It was a wish to have a touch of home that saw plants and animals introduced from England in the mid to late 19th century, some with dire results. Other exotic animals arrived too, such as monkeys. But it was ostriches that offered a monetary return, with their feathers in demand in the fashion industry. However, ostrich farming was not all it was cracked up to be, as Samuel Wilson of Longerenong and an unsuspecting carpenter found out in November 1868. The ostriches, owned by the Acclimatisation Society of Victoria, were acclimatising at Wilson’s property and had given the first impression they were tame, but as the two men found out, “familiarities are likely to breed contempt”
Samuel Wilson must have grown tired of the ostriches as they popped up 13 years later at Murray Downs Station, on the opposite side of the Murray river to Swan Hill. It was owned by Suetonius and Charles Officer. Seems they had more of a clue about ostriches than Samuel Wilson. The birds had gone wild at Longerenong, probably after the trousers incident, with no one game enough to go near them. Rounding them up to move to Murray Downs was a major operation but once there, the Messrs Officer paired the birds off and accommodated them in small yards, and calm returned…somewhat.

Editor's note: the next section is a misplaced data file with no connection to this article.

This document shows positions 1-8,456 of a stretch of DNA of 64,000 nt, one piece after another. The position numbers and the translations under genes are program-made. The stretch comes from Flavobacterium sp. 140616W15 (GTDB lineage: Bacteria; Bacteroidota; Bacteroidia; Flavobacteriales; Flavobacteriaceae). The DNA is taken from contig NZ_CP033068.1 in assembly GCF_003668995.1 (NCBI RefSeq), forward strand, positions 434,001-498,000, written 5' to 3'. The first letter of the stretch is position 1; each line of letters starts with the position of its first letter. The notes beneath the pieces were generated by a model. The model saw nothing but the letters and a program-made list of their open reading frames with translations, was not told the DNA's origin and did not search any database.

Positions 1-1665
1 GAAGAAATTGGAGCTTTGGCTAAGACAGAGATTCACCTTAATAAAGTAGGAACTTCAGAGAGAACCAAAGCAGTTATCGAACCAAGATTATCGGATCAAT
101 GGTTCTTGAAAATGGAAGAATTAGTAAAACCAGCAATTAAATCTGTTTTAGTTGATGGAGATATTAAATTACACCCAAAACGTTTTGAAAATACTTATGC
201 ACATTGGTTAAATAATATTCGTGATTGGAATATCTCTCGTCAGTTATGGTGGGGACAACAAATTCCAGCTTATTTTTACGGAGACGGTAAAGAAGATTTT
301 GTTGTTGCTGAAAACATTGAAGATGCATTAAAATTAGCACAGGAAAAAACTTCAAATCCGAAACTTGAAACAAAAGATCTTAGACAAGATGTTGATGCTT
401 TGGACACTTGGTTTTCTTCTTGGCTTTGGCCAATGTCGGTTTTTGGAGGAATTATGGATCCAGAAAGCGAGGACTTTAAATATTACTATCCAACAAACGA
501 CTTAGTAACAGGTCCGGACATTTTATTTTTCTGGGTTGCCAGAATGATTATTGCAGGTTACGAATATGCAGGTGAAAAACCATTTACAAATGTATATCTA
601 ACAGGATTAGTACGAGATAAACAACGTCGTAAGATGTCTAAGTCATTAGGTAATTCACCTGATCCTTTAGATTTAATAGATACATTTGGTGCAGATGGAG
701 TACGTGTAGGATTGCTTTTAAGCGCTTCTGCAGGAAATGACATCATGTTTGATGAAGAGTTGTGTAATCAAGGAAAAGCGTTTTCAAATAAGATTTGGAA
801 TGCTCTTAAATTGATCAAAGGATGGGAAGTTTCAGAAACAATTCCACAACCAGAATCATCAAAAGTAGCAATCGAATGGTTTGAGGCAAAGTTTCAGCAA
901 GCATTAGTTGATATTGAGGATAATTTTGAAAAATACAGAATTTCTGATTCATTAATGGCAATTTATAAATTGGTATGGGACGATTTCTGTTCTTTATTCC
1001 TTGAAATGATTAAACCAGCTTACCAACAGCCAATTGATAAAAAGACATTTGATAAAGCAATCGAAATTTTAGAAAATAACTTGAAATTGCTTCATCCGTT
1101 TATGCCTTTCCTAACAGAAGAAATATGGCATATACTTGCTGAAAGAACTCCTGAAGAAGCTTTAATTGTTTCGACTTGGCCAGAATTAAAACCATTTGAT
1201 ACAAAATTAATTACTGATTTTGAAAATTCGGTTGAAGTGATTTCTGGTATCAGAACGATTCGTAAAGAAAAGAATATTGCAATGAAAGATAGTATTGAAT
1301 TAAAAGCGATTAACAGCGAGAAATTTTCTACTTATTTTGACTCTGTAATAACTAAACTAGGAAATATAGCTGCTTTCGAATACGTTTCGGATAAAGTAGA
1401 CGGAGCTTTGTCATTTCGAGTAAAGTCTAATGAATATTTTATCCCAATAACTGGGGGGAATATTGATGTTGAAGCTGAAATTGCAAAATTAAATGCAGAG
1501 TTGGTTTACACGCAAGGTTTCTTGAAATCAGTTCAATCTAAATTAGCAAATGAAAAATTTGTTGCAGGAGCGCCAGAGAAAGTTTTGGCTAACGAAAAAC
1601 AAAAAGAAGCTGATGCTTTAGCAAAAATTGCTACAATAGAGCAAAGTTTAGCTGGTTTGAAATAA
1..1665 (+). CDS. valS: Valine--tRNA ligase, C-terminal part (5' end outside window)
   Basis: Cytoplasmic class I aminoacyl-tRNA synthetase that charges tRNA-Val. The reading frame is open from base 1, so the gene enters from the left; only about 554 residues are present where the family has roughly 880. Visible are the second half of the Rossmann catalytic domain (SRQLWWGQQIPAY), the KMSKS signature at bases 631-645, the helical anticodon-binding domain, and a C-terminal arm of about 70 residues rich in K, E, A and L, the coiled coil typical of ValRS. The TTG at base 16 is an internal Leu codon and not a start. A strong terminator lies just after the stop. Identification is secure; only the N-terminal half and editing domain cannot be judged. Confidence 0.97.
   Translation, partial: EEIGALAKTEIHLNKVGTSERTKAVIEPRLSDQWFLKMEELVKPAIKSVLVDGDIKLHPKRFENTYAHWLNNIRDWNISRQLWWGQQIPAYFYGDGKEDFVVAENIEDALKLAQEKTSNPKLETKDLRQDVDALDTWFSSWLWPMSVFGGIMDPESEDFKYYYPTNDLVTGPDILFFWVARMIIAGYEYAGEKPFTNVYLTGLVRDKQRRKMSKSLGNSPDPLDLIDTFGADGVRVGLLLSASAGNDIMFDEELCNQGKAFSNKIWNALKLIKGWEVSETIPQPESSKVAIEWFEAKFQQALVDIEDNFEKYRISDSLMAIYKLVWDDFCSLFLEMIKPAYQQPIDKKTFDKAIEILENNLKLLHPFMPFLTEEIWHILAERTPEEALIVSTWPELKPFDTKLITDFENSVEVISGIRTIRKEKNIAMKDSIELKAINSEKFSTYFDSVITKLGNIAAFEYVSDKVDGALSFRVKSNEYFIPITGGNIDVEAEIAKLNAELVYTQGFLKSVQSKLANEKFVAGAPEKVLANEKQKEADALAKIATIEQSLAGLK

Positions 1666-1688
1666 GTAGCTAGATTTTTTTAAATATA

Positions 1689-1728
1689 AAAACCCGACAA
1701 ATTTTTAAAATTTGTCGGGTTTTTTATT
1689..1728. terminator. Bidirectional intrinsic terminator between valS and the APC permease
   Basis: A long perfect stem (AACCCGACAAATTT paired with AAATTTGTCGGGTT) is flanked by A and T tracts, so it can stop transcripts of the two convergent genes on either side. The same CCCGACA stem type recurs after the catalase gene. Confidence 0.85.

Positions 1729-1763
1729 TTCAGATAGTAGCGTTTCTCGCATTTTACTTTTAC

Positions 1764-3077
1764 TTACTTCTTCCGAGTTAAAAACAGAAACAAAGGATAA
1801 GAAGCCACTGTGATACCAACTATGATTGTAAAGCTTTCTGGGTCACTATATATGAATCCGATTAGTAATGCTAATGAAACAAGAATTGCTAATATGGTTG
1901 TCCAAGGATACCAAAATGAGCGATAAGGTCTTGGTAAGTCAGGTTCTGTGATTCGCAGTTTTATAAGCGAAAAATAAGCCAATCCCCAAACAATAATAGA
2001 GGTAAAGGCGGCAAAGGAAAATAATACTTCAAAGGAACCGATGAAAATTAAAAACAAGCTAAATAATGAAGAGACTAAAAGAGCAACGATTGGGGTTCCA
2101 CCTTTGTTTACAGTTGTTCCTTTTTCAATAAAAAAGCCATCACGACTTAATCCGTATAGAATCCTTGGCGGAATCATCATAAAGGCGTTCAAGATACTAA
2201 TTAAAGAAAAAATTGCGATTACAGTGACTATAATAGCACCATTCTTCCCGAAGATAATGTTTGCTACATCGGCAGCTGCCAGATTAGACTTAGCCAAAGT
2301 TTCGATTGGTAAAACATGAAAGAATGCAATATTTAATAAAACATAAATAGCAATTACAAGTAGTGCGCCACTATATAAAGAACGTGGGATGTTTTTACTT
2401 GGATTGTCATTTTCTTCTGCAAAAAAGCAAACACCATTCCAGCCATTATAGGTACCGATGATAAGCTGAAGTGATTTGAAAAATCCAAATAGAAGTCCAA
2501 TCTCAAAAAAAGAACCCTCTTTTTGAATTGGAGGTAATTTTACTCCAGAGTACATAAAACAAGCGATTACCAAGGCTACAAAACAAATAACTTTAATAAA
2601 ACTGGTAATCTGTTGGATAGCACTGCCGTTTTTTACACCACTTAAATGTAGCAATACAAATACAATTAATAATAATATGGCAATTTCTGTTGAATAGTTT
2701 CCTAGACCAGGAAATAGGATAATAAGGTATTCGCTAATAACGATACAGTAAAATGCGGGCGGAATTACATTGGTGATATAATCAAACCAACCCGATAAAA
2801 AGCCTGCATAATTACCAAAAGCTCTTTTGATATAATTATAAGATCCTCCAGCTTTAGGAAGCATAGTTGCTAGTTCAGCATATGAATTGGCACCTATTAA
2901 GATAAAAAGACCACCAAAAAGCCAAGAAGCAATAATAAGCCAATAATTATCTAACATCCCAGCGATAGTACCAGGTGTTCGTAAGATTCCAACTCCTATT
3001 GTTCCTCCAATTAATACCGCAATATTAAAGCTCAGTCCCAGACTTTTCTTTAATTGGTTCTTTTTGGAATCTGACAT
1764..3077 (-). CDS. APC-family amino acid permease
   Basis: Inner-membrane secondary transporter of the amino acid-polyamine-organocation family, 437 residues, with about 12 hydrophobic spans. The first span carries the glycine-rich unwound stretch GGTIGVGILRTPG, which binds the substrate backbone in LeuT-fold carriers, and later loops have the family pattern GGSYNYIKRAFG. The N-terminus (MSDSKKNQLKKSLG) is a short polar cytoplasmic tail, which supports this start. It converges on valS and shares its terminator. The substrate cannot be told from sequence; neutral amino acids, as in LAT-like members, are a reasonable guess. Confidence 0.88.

After Suetonius died in 1883, Charles sold Murray Downs and the ostriches were on the move again, this time to Charles Officer’s new property near Kerang.
Two years later, and the ostriches had settled in to their new home and were producing feathers of a high quality.
Twenty-six years later, the next generation of Officer Bros. had taken over the ostrich farming.
If you are wondering if any of the 1913 ostriches where a part of the group that started out in 1868, well, so was I and it is possible. In the wild an ostrich can live to up to 40 years and up to 60-70 years in captivity. The Officer Bros. fed their ostriches well so you never know.